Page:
Joe Biden just can’t seem to get it — and it may cost him the battleground state of Pennsylvania.
On Sunday, according to Lancaster Online, this is what happened:
Police were dispatched to the scene of a domestic disturbance on the 300 block of Laurel Street in Lancaster city on Sunday evening, about 4:15 p.m.
When police got there, a man, Ricardo Munoz, was brandishing a knife and chased after a police officer on scene. The officer then shot and killed Munoz, according to police.
And as soon as you can say BLM, Lancaster was engulfed in a riot.
This followed, of course, the unprovoked shooting by an as-yet-unknown assailant of two Los Angeles County sheriff’s deputies in Compton, California. While the officers were in a local hospital following the attack, protesters showed up to block the hospital’s emergency entries and exits, shouting, “I hope they f—— die,” “Death to the police,” and “Kill the police.”
And Joe Biden’s response to the Compton shooting? The Democratic nominee tweeted,
Weapons of war have no place in our communities.
We need to ban assault weapons and high-capacity magazines.
Well aside from the glaringly obvious point that someone willing to kill two sheriff’s deputies in broad daylight will not obey any gun laws — and used a handgun — the Lancaster attacker had no gun at all but rather a good-sized knife. There is no word about whether Biden will now be proposing knife control.
All of this will have a direct impact on Biden’s ability to carry Pennsylvania in November. Gun control is historically a very big issue in Pennsylvania — with over 250,000 registered gun owners in the state.
As far back as 1968, gun control has played a key role in Pennsylvania elections. Democratic Sen. Joe Clark, a supposedly popular two-term senator and ex-Mayor of Philadelphia, voted for the Gun Control Act of 1968 — and lost his reelection to the anti-gun control GOP Congressman Richard Schweiker. This in a year in which the Democratic presidential nominee, then-Vice President Hubert Humphrey, carried the state over the GOP’s Richard Nixon by 170,000 votes.
Along with fracking (as discussed in detail by my colleague Paul Kengor in this piece), gun control is decidedly the wrong issue to get on the wrong side of in Pennsylvania. Being seen as anti-fracking and pro-gun control should be a double whammy, a serious pair of political negatives that President Trump can easily use to carry the state.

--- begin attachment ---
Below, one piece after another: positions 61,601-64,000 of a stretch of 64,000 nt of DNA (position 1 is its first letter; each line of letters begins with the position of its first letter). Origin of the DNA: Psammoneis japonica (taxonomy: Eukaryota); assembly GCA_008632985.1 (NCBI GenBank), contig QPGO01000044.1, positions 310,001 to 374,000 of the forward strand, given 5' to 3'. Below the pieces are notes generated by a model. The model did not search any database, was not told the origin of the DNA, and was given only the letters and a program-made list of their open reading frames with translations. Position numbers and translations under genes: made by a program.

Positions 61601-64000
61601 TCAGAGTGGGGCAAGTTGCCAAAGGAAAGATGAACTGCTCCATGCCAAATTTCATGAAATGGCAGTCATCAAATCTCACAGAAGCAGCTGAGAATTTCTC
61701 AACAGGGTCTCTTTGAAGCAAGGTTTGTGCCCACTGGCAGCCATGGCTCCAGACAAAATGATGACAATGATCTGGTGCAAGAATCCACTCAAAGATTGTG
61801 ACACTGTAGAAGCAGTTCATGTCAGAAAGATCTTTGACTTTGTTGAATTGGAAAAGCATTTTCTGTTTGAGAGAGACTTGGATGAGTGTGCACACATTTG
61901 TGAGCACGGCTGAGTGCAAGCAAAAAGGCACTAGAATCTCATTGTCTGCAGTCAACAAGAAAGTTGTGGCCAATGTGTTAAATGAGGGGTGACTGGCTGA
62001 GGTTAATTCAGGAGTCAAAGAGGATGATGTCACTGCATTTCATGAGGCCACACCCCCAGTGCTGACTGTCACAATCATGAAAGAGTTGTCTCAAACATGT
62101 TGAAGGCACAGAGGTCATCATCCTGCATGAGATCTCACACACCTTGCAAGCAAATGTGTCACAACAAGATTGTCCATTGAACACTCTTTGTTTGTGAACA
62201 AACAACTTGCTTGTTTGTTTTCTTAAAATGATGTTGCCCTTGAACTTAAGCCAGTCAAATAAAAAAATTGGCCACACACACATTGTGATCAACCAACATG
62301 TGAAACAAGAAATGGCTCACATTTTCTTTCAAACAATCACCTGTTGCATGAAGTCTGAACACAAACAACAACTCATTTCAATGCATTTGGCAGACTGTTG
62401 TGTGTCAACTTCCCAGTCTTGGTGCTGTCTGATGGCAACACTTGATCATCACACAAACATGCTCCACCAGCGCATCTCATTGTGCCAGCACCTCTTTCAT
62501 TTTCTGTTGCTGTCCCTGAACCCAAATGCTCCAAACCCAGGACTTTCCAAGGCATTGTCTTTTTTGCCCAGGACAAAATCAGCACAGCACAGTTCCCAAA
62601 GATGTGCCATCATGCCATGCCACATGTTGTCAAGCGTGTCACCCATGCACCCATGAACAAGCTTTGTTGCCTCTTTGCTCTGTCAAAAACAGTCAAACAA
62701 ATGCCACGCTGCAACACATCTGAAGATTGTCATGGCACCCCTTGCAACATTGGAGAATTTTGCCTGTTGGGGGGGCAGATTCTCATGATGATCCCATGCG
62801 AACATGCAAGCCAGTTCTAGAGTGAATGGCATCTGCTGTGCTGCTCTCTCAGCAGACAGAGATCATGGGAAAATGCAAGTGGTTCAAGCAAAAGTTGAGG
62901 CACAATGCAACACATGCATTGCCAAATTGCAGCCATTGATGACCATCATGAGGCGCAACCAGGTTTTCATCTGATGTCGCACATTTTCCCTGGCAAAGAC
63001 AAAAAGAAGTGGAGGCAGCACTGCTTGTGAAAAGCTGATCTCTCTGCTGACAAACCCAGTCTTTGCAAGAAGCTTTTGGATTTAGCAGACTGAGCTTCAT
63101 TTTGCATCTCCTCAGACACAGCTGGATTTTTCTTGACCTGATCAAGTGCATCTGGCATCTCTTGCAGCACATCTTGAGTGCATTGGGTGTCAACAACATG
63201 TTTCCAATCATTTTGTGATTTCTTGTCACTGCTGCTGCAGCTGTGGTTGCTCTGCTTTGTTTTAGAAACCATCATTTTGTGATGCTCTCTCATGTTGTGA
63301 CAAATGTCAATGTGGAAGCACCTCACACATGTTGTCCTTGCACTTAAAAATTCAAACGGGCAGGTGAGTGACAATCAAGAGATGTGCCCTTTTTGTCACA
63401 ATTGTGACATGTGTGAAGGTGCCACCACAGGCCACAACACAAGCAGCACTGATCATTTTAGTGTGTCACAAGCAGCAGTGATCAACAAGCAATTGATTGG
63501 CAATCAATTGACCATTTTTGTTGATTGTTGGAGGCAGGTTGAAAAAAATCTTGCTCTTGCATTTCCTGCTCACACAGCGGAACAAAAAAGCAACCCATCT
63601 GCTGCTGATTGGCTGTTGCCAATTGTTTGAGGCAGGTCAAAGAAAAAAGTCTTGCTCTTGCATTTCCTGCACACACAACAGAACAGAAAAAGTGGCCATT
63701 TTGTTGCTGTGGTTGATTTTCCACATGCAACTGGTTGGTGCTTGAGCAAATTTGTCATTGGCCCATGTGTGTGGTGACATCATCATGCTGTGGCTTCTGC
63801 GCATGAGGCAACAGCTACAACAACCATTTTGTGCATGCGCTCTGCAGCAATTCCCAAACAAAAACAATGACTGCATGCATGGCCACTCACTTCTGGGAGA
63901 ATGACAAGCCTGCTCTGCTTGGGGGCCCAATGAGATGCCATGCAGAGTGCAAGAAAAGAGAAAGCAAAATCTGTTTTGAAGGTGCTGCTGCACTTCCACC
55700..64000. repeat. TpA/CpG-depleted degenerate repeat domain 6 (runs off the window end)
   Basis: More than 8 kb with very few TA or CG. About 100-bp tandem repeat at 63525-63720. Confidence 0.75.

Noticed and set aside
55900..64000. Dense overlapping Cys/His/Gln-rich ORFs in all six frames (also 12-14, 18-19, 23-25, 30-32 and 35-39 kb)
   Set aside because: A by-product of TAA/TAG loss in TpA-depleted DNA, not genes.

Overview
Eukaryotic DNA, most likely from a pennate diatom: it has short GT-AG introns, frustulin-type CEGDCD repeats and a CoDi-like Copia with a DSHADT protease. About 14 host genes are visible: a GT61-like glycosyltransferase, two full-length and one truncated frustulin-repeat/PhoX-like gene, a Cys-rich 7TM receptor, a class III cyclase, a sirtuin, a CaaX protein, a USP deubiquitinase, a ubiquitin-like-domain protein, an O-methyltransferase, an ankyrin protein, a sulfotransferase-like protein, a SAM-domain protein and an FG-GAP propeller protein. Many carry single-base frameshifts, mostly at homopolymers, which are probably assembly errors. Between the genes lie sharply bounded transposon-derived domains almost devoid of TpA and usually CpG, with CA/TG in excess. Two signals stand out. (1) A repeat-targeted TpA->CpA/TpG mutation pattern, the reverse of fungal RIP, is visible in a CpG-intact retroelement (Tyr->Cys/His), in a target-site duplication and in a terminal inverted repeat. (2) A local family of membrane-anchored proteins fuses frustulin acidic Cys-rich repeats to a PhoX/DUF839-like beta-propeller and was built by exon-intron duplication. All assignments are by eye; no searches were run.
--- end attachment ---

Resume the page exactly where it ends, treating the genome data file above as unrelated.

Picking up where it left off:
Not to mention that Pennsylvanians as a whole do not take well to the scenes of all the rioting in cities across America — and will doubtless be infuriated to realize it has suddenly erupted in one of their own Pennsylvania cities. Here is a description from Fox News:
Hundreds of protesters took to the streets of Lancaster following the shooting. The crowd formed outside the police station, where the department stated multiple buildings and government vehicles were damaged by demonstrators. Videos emerged from the scene showing protesters apparently slamming on the building’s front door.
Police eventually deployed tear gas on a crowd of people protesting early Monday. Police said protesters “failed to follow the instructions.” Police said protesters threw glass bottles, gallon jugs filled with liquid and parts of plastic road barricades at officers.
Politically speaking, Lancaster County — I went to Franklin and Marshall college there — is Republican and conservative. In 2016, it gave Donald Trump 57.20 percent of the vote to Hillary Clinton’s 37.78 percent.
As no less than the New York Times has acknowledged, Trump’s strength in carrying Pennsylvania in 2016 — the first time a GOP presidential candidate had done so in over a quarter century — was that county by county he increased his percentage of the vote from that of GOP predecessors Romney, McCain, and George W. Bush.
With less than two months to go, the Lancaster riot over the shooting of a knife-wielding assailant charging a police officer may well add to the impression of Pennsylvania Trump supporters that Trump’s law-and-order issue has now hit home — their home.
And the betting here is that they won’t like it — and they will especially not like Joe Biden’s call for gun control. At all.
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